Overall, the trends are not positive. Since the beginnings of PISA, there are very few countries that have improved their results, many show a negative trend, which means that the results have been declining. European Union is very concerned about low performing students. As students with low skills will have difficulties in their future, it is particularly important to pay attention to them. As I mentioned earlier, the low performers are students who score below the second level of proficiency. European Union has set a benchmark to have at most 15% of students in this lower share, but there are only four countries that have reached this goal: Estonia, Ireland, Finland and Poland. In general, 21.7% of European Union students show very poor results. In Asian countries the shares of low performing students are low, less than 10%, they pay attention to their students so they would not stay behind in their knowledge and skills.

PISA 2018 results by country
PISA 2018 results by country. FactsMaps.com

Are the children’s reading skills generally getting better or worse over time? Are today’s 15-year olds reading less than some time ago? Is the average 15-year old student better educated than 10 years ago?

Children read differently today than ten years ago. This can be said about the grown-ups as well. The classical paper reading has been substituted with online or digital reading. Ideally, it should not matter, as paper or computer is just the medium for obtaining information, but in reality, it does. Different skills are needed to find information online, make a distinction about the validity of the information. For example, students in the PISA test had to decide if the provided information is a fact or opinion, and it was quite a difficult task for many of them. They had to navigate between different sources to find the answer to the test questions. Navigating seemed to be easy for our students.

In general, students have the skills to operate in the digital world, but it is more difficult for them to reflect and evaluate the information that they have found. From Estonian data we cannot say that students read less; girls read more and with better results. There are still students who read for pleasure, and those have the best scores. We can see that the ways students communicate have changed, they do not write emails anymore (only to their teachers), they do not read paper newspapers, but do that online, etc. This should suggest the education systems around the world adapt to the fact that computers are here to stay, and students are so attracted to them. We need to use the digital world more efficiently in the learning process, make it interesting and challenging. I would not say that students are less educated than 10 years ago. We need to find the reasons for the underperforming of students, and digital technology is a good tool to do that.

A question about PISA’s feedback and interactivity: How Estonia is using the PISA results for adjusting its education system? Is there any mechanism in place? And vice versa, is there any way for you to make any improvements to PISA’s future evaluations?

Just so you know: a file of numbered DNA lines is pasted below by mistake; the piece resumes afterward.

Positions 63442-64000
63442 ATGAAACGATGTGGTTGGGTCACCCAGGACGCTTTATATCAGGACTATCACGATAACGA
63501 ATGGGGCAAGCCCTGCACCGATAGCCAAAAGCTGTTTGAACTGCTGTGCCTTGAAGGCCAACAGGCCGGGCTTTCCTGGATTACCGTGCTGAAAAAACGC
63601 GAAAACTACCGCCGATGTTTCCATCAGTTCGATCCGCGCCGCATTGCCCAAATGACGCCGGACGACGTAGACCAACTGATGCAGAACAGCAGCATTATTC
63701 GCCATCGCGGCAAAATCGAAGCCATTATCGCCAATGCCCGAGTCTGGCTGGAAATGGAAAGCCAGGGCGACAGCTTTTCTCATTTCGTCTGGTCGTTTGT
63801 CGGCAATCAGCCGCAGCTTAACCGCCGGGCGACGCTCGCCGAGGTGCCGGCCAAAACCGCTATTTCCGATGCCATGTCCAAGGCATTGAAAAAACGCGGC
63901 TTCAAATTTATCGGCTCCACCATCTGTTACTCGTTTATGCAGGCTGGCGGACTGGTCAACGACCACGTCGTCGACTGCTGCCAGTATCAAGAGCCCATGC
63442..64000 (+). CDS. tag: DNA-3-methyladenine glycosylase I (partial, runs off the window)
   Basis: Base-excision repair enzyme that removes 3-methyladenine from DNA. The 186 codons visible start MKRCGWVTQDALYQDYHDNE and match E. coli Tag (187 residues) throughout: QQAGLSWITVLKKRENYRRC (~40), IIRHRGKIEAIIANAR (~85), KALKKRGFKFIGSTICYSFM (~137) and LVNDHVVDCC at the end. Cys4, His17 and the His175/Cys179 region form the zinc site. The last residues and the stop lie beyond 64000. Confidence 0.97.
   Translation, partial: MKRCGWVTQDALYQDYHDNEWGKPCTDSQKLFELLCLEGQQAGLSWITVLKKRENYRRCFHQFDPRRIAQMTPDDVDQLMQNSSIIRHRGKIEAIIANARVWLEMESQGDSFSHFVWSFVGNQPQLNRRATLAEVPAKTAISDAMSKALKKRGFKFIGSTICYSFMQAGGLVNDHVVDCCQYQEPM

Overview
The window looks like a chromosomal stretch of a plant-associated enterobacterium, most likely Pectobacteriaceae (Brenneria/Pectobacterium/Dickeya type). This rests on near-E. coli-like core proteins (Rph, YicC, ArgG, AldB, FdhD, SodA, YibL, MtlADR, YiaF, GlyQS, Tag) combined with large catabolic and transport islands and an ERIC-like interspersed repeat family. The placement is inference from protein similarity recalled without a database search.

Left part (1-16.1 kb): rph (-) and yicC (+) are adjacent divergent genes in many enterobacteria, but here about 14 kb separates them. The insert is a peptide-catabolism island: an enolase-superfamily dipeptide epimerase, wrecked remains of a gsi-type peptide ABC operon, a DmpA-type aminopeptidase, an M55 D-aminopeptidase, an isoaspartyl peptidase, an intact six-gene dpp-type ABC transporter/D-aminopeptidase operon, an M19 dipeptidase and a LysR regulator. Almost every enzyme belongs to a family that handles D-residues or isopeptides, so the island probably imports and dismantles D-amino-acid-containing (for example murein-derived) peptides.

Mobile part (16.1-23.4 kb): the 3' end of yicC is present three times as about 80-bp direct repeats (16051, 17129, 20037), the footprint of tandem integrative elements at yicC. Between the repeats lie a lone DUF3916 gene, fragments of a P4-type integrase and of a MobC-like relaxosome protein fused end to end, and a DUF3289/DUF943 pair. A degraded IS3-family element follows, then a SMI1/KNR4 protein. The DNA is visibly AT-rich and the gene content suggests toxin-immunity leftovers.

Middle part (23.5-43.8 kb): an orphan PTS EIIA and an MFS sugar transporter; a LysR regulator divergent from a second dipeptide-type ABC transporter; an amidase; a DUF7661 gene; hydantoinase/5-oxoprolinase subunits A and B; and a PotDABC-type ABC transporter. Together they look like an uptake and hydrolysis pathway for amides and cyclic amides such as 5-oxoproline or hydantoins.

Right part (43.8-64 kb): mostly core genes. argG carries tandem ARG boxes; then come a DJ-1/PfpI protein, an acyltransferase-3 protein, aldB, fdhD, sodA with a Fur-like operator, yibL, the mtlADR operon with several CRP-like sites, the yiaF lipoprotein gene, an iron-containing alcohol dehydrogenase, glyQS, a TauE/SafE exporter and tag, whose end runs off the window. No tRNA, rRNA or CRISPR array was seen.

PISA does not say why something is the way it is, it just shows the picture. We learned from PISA that students from Russian medium schools have lower results than their peers from Estonian schools. We have tried to investigate the reasons, have some ideas, but have not managed to fix them. This has also created a lot of discussion in the society, also among the politicians.

PISA is for us more of an instrument that points out which areas of our education could be improved.

Similarly, in the early PISA years (Estonia joined PISA in 2006) we decided that there could be more top-performing students, we became aware of the issue and many schools decided to pay more attention to their smarter students. Now we see that the share of top-performing students in reading has doubled since 2009. PISA for us is more of an instrument that points out which areas of our education could be improved; we do not do things to be better in PISA. We also give feedback to schools that have participated in the survey. The information is only about the individual school and they like to get an indication as to how they are doing.
As to the future of PISA – it is popular, more and more countries want to join it. The issue for its organizers is to manage all the countries and maintain the quality and comparability. The survey draws a lot of public attention, but in the end, PISA is mostly needed in each participating country individually. Each education system has its own cultural and historical background and that should be given to the new generation. We try our best, but why is that the same age students can solve the same problem much better in one system than in the other? If the future is getting more and more global, then students from any country should have similar skills to tackle the global problems and be allowed to apply for jobs available anywhere in the world. The education systems from around the world should be there to assist their students.

The full version of the interview was first published in Caucasian Journal and is also available in Georgian.